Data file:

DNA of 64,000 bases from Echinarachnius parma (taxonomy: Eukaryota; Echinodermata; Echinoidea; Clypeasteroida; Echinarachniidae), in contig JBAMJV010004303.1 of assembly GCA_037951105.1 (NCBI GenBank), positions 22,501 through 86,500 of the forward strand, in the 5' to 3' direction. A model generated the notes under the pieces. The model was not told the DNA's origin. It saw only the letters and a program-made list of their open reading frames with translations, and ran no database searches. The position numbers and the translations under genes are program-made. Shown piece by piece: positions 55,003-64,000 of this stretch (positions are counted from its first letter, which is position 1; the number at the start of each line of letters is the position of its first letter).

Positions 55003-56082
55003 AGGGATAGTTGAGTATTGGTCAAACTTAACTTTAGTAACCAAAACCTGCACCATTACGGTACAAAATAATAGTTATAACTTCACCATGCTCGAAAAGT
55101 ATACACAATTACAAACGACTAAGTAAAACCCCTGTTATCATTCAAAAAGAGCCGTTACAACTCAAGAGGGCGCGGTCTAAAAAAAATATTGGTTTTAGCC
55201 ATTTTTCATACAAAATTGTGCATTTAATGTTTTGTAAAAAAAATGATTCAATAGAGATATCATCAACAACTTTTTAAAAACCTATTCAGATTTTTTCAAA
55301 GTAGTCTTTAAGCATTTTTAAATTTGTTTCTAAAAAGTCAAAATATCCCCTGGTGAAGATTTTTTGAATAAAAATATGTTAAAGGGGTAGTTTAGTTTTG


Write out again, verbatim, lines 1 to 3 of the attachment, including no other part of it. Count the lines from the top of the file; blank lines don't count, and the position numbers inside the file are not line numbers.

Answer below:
DNA of 64,000 bases from Echinarachnius parma (taxonomy: Eukaryota; Echinodermata; Echinoidea; Clypeasteroida; Echinarachniidae), in contig JBAMJV010004303.1 of assembly GCA_037951105.1 (NCBI GenBank), positions 22,501 through 86,500 of the forward strand, in the 5' to 3' direction. A model generated the notes under the pieces. The model was not told the DNA's origin. It saw only the letters and a program-made list of their open reading frames with translations, and ran no database searches. The position numbers and the translations under genes are program-made. Shown piece by piece: positions 55,003-64,000 of this stretch (positions are counted from its first letter, which is position 1; the number at the start of each line of letters is the position of its first letter).

Positions 55003-56082
55003 AGGGATAGTTGAGTATTGGTCAAACTTAACTTTAGTAACCAAAACCTGCACCATTACGGTACAAAATAATAGTTATAACTTCACCATGCTCGAAAAGT